Slipknot bassist Paul Gray in 2005; PC: Wikimedia Commons
As most of you out there might be aware of, Slipknot bassist Paul Gray was found dead on Monday, May 24, 2010 by an employee at Towne Place Suites in Urbandale, Iowa. It was later revealed that the musician had died of an apparent pain killer overdose. He was 38.
Well, if that wasn’t enough to make this story a tragic event, it has been revealed that Des Moines physician Daniel Baldi was formally charged on Wednesday with eight counts of involuntary manslaughter for allegedly prescribing large amounts or narcotics to patients who later died.
One of the eight victims has now been revealed and it unfortunately turned out to be the deceased bassist, Gray.
Baldi’s lawyer, Guy Cook, said that no other Iowa physician has previously ever been charged with any sort of crime of this nature.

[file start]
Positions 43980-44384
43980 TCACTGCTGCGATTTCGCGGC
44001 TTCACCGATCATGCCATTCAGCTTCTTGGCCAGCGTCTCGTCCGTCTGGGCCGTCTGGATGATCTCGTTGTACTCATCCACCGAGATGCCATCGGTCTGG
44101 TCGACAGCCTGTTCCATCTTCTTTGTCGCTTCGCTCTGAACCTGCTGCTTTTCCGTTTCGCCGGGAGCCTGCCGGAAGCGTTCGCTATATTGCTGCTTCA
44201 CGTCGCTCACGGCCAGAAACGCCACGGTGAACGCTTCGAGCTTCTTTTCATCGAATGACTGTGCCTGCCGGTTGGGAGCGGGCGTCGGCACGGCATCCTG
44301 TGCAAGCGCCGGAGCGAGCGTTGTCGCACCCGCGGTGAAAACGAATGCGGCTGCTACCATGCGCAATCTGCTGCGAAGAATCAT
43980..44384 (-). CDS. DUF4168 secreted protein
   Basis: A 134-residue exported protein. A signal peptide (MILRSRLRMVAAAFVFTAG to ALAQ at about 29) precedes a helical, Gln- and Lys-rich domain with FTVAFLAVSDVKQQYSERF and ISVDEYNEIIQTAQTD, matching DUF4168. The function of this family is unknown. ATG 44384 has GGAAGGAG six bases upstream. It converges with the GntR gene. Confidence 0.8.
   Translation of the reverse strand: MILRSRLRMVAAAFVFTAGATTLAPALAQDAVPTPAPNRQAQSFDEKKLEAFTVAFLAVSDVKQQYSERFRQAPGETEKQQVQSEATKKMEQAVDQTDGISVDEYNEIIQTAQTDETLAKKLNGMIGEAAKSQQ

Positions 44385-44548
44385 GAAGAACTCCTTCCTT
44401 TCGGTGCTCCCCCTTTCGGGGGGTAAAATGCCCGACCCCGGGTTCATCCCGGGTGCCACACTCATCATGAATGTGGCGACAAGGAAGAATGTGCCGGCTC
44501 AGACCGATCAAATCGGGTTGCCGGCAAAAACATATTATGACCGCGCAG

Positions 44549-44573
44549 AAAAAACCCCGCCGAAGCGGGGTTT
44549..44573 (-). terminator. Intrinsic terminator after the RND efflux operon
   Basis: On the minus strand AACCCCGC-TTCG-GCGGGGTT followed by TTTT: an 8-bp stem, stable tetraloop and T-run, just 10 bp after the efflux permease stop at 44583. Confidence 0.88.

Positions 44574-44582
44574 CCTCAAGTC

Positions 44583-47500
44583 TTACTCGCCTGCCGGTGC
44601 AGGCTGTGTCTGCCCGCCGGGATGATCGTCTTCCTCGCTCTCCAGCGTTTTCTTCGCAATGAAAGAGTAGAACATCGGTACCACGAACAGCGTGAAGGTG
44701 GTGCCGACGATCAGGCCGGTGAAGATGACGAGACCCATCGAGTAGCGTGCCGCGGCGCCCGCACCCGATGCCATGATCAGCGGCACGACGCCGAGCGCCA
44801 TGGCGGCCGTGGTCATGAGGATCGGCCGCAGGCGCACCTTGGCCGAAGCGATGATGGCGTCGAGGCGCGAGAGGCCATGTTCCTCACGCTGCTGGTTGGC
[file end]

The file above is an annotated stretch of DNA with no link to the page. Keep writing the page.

“It is unprecedented to turn unfortunate deaths or medical results into a crime against a doctor,” Cook said.
It is believed that if Baldi, 50, is convicted of the crimes, he may face up to 16 years in prison, although Cook said he will fight against any conviction.
In case you’re wondering if there is any sort of legal precedent that might give you clues to the outcome of this case, national experts on the matter have said serious criminal charges are very unusual in similar cases – although they might just have already forgotten about the last case where a certain doctor was successfully convicted of involuntary manslaughter for the death of a famous client.
“I hope he does jail time,” said Deana McGillen of Des Moines, whose daughter, Brandy Stoutenberg, was one of the eight patients who died. “I hope he does a lot of time.”
According to the charging documents in the matter released on Wednesday, Baldi “did unintentionally cause the death of Paul Gray by the commission of an act likely to cause death or serious injury, to-wit, continually wrote high-dose prescription narcotics to a known drug addict from 12/27/2005 until his death.”
Regardless of the outcome, the incident only exacerbates the growing national concern over pain killers as well as other prescription drugs, specifically their sometimes lethal consequences.